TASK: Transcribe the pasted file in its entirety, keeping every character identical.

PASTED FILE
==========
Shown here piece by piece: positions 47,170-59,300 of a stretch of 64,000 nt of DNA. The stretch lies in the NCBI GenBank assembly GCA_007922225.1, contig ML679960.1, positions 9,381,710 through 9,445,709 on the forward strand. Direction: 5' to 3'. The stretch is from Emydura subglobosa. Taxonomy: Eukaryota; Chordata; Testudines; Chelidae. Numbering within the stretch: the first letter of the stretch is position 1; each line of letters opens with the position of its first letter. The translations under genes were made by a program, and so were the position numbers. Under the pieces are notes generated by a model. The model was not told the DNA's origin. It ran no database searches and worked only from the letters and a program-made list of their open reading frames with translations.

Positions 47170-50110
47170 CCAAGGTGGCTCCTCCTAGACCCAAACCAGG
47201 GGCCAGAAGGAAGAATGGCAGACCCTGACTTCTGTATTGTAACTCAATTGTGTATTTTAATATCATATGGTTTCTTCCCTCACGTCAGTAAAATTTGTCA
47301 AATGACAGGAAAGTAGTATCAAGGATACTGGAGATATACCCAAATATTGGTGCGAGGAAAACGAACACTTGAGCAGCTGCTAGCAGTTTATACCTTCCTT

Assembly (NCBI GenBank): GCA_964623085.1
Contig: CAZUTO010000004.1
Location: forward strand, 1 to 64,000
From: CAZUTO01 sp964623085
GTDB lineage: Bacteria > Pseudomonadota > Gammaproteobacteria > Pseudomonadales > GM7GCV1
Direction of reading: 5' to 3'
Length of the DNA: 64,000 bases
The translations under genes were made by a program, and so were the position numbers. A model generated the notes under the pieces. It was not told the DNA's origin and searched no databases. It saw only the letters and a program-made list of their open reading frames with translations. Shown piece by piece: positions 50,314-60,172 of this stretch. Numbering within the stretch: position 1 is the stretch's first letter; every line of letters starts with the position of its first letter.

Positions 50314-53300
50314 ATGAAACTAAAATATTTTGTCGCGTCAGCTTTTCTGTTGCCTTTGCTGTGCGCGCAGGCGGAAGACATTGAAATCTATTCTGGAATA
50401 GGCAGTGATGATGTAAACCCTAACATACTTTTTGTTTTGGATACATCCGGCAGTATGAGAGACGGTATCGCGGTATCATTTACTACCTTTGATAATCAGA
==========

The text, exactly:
Shown here piece by piece: positions 47,170-59,300 of a stretch of 64,000 nt of DNA. The stretch lies in the NCBI GenBank assembly GCA_007922225.1, contig ML679960.1, positions 9,381,710 through 9,445,709 on the forward strand. Direction: 5' to 3'. The stretch is from Emydura subglobosa. Taxonomy: Eukaryota; Chordata; Testudines; Chelidae. Numbering within the stretch: the first letter of the stretch is position 1; each line of letters opens with the position of its first letter. The translations under genes were made by a program, and so were the position numbers. Under the pieces are notes generated by a model. The model was not told the DNA's origin. It ran no database searches and worked only from the letters and a program-made list of their open reading frames with translations.

Positions 47170-50110
47170 CCAAGGTGGCTCCTCCTAGACCCAAACCAGG
47201 GGCCAGAAGGAAGAATGGCAGACCCTGACTTCTGTATTGTAACTCAATTGTGTATTTTAATATCATATGGTTTCTTCCCTCACGTCAGTAAAATTTGTCA
47301 AATGACAGGAAAGTAGTATCAAGGATACTGGAGATATACCCAAATATTGGTGCGAGGAAAACGAACACTTGAGCAGCTGCTAGCAGTTTATACCTTCCTT

Assembly (NCBI GenBank): GCA_964623085.1
Contig: CAZUTO010000004.1
Location: forward strand, 1 to 64,000
From: CAZUTO01 sp964623085
GTDB lineage: Bacteria > Pseudomonadota > Gammaproteobacteria > Pseudomonadales > GM7GCV1
Direction of reading: 5' to 3'
Length of the DNA: 64,000 bases
The translations under genes were made by a program, and so were the position numbers. A model generated the notes under the pieces. It was not told the DNA's origin and searched no databases. It saw only the letters and a program-made list of their open reading frames with translations. Shown piece by piece: positions 50,314-60,172 of this stretch. Numbering within the stretch: position 1 is the stretch's first letter; every line of letters starts with the position of its first letter.

Positions 50314-53300
50314 ATGAAACTAAAATATTTTGTCGCGTCAGCTTTTCTGTTGCCTTTGCTGTGCGCGCAGGCGGAAGACATTGAAATCTATTCTGGAATA
50401 GGCAGTGATGATGTAAACCCTAACATACTTTTTGTTTTGGATACATCCGGCAGTATGAGAGACGGTATCGCGGTATCATTTACTACCTTTGATAATCAGA